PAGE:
). Consistent with this, in the present study, our prospective analyses revealed that (a) MDD patients with more PDs (and slower time to remission) were more likely to receive treatment than those without PD and (b) a treatment intensity composite variable entered into the omnibus multiple regression analysis did not have a statistically significant effect on time to remission from MDD. We note, however, that this study was designed to address the question of the course of MDD in patients in real-world clinical settings. Our study was not designed to address the important, but distinct, questions of the untreated course of MDD or of treatment outcome in MDD (Mulder, 2002
) with experimentally controlled treatment.
Another issue concerns the definition of remission
from MDD as 8 consecutive weeks with PSR ratings no higher than 2 (reflecting minimal or no symptoms). This definition follows the NIMH-CDS (Keller et al., 1982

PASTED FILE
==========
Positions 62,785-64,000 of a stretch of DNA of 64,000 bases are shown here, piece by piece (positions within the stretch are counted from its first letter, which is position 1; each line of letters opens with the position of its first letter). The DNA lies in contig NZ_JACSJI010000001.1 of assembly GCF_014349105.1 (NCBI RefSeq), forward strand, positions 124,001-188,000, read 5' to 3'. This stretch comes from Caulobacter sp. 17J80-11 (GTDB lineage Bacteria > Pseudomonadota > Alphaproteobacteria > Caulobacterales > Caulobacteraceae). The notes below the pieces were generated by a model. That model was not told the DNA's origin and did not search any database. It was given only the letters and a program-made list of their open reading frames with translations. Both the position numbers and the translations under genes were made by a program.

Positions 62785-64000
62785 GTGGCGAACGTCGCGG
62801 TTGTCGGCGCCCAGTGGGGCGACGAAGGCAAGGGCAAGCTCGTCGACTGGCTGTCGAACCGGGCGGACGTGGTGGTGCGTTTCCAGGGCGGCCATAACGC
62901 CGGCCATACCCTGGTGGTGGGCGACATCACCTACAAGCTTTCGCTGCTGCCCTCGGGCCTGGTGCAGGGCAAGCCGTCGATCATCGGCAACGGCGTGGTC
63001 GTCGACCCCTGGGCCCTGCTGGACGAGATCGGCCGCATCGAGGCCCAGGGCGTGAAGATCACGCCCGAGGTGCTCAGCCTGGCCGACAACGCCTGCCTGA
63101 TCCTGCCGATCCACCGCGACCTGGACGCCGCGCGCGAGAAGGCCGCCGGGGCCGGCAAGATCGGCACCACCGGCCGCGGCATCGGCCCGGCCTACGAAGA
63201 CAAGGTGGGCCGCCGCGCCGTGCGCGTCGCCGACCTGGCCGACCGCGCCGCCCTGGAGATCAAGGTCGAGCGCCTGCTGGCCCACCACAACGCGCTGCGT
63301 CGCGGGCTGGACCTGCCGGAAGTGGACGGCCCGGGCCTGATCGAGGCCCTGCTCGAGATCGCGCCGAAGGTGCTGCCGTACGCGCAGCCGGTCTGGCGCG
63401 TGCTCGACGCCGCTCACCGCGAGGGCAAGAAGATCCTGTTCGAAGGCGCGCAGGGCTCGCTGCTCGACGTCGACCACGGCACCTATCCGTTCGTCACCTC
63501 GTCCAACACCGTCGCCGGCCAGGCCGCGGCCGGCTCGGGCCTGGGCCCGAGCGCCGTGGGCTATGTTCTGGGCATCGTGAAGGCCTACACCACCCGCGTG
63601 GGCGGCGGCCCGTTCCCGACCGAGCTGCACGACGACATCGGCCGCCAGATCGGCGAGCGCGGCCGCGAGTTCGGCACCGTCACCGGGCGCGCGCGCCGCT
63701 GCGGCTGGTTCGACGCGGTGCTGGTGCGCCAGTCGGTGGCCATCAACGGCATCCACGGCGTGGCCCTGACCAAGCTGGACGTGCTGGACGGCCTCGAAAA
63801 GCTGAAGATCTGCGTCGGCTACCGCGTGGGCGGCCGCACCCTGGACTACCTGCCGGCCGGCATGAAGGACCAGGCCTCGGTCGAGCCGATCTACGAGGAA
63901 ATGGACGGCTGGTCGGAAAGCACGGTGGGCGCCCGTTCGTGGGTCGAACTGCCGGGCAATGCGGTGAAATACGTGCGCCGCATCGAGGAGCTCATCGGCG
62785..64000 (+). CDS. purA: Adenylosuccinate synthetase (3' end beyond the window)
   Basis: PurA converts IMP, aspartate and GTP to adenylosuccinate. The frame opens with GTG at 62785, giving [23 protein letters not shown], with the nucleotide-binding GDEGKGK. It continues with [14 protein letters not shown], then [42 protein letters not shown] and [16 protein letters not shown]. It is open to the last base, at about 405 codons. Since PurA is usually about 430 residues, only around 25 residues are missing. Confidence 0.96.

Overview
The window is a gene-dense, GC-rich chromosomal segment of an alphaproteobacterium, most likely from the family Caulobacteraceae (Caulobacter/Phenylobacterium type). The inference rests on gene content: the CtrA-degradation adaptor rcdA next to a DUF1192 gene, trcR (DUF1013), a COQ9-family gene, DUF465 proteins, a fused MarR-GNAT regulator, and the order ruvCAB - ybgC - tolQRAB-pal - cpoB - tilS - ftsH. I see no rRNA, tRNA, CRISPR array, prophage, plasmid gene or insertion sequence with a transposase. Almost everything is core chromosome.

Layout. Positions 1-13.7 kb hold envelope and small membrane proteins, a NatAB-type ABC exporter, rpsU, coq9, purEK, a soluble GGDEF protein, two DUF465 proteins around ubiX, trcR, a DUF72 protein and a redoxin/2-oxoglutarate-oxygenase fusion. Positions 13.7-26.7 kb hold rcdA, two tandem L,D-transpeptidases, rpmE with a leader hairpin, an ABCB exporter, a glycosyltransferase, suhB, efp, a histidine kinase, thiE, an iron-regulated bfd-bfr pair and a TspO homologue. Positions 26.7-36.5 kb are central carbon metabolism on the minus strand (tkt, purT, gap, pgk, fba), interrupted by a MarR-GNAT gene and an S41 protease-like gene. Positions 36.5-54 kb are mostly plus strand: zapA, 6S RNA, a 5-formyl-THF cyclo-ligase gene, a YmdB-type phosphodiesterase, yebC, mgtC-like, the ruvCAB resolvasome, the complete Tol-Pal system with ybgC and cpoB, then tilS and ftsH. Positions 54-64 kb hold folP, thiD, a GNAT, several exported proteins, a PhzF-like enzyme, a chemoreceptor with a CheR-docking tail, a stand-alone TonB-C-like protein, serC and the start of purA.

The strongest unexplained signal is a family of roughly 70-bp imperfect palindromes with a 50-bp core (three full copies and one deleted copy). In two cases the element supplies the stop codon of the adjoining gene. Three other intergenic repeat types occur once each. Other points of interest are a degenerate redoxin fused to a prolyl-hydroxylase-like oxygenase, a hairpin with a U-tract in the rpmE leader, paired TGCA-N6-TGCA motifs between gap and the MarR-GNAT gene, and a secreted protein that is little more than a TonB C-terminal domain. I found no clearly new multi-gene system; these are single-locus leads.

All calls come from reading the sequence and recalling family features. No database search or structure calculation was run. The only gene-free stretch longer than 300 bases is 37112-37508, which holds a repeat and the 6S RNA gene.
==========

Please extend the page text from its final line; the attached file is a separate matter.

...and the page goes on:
; Solomon et al., 1997
) and therefore allows for direct comparison with that prospective longitudinal study. Researchers in the field of MDD have debated and struggled with the important issues of how to best define terms such as remission (Frank et al., 1991
). Further research making use of longitudinal data sets might improve on these definitions. On the basis of present knowledge, however, this definition appears to have some merits. Whereas the duration criterion (8 consecutive weeks) might seem brief, the consecutive requirement at 2 or fewer PSRs is strict. In support of this argument, we note the impressive longitudinal studies that have documented that subthreshold depression (i.e., below threshold for MDD but falling about the remission criteria) is clinically quite meaningful as demonstrated by its chronic course and high levels of associated impairment (Judd, Akiskal, et al., 2000
; Judd et al., 1998
; Judd, Paulus, et al., 2000
In summary, we found that the presence of certain PDs predicts a pattern of slowed remission from MDD. Patients with MDD who had coexisting STPD, BPD, or AVPD as primary PD diagnoses had a significantly slower time to remission from MDD than did patients with MDD without any PD. These PDs emerged as robust predictors of slowed remission from MDD even when controlling for other negative prognostic predictors. In this ongoing CLPS study, future analyses will attempt to delineate factors that might influence the timing of changes—such as relapses (Ilardi et al., 1997
) and associated changes (e.g., life events, treatment, psychosocial functioning)—and how these factors contribute to the longer-term course of depression.